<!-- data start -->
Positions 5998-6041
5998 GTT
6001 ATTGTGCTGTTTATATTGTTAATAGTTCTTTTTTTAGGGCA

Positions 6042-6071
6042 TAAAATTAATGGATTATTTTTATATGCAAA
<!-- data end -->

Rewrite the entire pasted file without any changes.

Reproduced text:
Positions 5998-6041
5998 GTT
6001 ATTGTGCTGTTTATATTGTTAATAGTTCTTTTTTTAGGGCA

Positions 6042-6071
6042 TAAAATTAATGGATTATTTTTATATGCAAA